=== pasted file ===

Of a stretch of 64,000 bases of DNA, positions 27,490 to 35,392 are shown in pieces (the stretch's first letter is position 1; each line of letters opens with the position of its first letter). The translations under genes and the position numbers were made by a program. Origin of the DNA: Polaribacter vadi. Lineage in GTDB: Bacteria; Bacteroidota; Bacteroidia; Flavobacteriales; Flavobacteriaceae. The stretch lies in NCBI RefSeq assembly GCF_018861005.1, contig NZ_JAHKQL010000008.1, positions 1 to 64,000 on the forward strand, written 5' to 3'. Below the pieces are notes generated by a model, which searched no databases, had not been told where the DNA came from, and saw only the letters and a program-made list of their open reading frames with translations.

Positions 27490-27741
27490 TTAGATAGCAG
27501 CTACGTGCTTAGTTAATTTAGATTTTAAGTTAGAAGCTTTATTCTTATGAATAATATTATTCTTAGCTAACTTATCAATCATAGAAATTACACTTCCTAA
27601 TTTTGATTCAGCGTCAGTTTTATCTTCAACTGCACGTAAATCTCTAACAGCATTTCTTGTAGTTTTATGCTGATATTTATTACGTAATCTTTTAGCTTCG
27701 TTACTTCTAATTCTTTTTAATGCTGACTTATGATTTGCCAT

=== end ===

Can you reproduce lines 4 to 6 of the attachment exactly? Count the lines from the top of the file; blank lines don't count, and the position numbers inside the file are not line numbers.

27501 CTACGTGCTTAGTTAATTTAGATTTTAAGTTAGAAGCTTTATTCTTATGAATAATATTATTCTTAGCTAACTTATCAATCATAGAAATTACACTTCCTAA
27601 TTTTGATTCAGCGTCAGTTTTATCTTCAACTGCACGTAAATCTCTAACAGCATTTCTTGTAGTTTTATGCTGATATTTATTACGTAATCTTTTAGCTTCG
27701 TTACTTCTAATTCTTTTTAATGCTGACTTATGATTTGCCAT